<p>I hate how getting an A- isn't doing fine. A- in those classes are awesome. Chill. To cite A- as an exception to doing well makes you come off as slightly pompous. Well for a freshmen or anyone is about 3.5-3.6 or better. 3.9 is rediculous. Seriously, will you grieve/drop pre-med if you dip below to 3.7-3.8? If you do, you must not really want to be a doctor. You're shooting for "only" (shoot for them by all means, but...) extremely prestigious institutions. Sorry to rant, but I really don't like a lot of the people who basically think perfection is the only thing that is in the "well" range. I don't know you, but many of those (trust me I know a lot) people tend to be more uptight and slightly cut-throat. Efficient studying will not guarantee a 3.9 for most people. A great GPA, but not a 3.9. Who'd you have for bio anyway. Difficulty of that varied so much from prof. to prof. </p>

<p>And as for similar caliber schools, I know many at those schools, and it's about the same and perhaps easier in some departments. The only significant difference is at schools primarily focused on engineering, small LACs and perhaps some of the higher ranked Ivies (Princeton, Yale, in particular). Those breed work-a-holics and grade tougher.</p>

<p>But honestly, I think Emory may be getting easier. There seems to be some unnecessary inflation going on that did not go on in the past (perhaps even more so than my year). For example, bio was normally never scaled just because the average was below 75 (also curving the classes with the lowest averages seems to be a development that began when Corces came). Morkin ended up scaling her final (73 average) even though she consistently had high averages on mid-terms. Weaver had those extra-credit problems and seemed to make the second exam easier after complaints about the first. Funny how none of the chem. professors cared if the averages were always in the 60s before (which was sometimes the case in Mulfords class). As for Soria's Class, it is difficult, but sometimes too many bonus points are allotted given that the scale is already adjusted in a manner to benefit most students. As for physics 2, that was apparently easy for any student with AP credit (apparently, with teachers in the past, physics 152 was difficult to nearly everyone, and require some sort of curve on each exam), and first semester, there was no calculus (defeats purpose of calc. based physics) on the exams and too much curving (Rasnik is up for tenure I think. He even admitted that his exams used to be very difficult). And again about calc. 3, I hear that many sections have too much curving and undeserved points thrown on the exams. This is probably not a good trend, but I guess it benefits those who only want good grades. I hope this is not some way of raising the number of med. school admits. This is a poor way of doing so. It seems like you and me took the right classes in the right years. I'm just glad I'm not pre-med.</p>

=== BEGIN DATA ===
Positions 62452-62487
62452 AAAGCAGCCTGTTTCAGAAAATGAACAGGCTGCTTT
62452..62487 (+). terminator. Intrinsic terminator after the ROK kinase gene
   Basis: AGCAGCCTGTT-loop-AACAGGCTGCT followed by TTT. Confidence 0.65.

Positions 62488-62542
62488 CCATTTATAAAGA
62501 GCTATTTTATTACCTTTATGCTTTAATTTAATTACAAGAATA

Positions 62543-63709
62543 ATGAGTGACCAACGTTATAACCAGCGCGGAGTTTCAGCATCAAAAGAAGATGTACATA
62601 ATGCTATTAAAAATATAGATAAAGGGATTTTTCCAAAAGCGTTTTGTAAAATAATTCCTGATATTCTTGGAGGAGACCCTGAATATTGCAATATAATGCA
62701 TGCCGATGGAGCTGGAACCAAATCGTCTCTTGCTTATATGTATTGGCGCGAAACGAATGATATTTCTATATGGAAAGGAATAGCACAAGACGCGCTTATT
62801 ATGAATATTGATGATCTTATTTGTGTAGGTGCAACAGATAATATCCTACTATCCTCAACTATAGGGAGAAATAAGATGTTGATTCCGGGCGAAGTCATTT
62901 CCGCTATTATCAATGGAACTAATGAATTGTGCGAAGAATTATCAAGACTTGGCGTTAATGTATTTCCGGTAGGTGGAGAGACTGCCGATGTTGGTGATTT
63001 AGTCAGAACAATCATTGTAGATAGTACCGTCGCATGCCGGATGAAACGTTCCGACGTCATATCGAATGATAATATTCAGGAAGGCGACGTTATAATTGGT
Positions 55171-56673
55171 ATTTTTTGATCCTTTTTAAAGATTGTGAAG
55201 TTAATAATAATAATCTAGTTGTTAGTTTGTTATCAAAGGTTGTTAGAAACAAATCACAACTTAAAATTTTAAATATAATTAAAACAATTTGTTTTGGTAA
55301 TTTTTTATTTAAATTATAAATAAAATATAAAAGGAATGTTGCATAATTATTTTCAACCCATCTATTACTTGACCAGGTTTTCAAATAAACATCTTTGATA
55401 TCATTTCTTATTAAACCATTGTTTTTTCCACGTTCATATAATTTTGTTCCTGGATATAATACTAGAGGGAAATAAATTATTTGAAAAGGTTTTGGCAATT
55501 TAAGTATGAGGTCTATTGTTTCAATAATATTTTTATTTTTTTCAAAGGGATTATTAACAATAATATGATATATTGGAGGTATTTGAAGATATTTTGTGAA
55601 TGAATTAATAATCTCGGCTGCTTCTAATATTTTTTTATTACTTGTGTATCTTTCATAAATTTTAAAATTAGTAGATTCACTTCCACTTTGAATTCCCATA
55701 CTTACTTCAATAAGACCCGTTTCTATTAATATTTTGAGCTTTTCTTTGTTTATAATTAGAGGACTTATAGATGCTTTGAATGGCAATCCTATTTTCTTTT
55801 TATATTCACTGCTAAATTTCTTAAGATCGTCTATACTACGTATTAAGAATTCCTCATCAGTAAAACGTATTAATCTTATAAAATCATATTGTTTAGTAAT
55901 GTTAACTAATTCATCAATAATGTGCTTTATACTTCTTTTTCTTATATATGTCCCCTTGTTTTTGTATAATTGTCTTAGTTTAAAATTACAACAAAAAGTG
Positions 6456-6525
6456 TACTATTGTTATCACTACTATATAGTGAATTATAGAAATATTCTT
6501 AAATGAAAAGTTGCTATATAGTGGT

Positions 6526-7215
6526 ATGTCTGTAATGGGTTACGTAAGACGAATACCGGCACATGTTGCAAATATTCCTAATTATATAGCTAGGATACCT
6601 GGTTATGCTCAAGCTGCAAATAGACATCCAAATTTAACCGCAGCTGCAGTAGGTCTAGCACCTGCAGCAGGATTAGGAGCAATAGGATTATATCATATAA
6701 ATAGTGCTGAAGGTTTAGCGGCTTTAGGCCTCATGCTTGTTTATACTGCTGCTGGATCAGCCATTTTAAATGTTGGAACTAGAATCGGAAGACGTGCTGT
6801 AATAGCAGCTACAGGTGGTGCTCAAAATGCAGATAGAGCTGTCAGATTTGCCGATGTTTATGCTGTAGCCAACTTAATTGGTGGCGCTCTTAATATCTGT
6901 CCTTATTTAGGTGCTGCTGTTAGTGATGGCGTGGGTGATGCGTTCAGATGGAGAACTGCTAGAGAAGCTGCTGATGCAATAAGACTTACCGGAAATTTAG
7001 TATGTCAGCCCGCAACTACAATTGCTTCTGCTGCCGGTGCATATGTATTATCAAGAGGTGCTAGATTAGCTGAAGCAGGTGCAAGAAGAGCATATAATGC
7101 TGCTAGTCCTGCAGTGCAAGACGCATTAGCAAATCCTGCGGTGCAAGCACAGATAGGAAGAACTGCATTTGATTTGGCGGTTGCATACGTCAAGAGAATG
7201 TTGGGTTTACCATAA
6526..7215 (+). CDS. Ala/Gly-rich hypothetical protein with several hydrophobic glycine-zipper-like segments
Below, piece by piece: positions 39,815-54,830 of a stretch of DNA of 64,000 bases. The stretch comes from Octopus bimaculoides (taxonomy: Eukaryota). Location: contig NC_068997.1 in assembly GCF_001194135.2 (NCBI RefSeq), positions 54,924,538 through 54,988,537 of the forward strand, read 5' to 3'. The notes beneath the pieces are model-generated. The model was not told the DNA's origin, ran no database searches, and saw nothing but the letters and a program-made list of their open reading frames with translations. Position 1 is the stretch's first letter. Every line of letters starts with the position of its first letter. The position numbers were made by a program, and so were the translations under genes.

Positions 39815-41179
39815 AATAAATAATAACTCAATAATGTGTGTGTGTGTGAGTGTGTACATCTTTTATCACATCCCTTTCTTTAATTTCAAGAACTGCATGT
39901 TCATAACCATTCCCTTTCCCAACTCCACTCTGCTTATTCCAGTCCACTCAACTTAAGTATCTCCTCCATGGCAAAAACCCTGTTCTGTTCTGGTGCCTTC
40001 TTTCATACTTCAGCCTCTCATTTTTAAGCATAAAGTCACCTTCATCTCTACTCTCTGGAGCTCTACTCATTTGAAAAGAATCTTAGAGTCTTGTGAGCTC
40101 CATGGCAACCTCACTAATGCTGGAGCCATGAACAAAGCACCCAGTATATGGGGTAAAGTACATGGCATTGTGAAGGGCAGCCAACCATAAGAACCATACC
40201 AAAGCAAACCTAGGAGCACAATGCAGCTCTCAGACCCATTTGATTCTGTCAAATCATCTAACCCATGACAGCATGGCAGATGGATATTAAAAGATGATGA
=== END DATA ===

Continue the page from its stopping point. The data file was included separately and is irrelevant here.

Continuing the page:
<p><<the only="" significant="" difference="" is="" at="" schools="" primarily="" focused="" on="" engineering,="" small="" lacs="" and="" perhaps="" some="" of="" the="" higher="" ranked="" ivies="" (princeton,="" yale,="" in="" particular).="" those="" breed="" work-a-holics="" grade="" tougher.="">></the></p>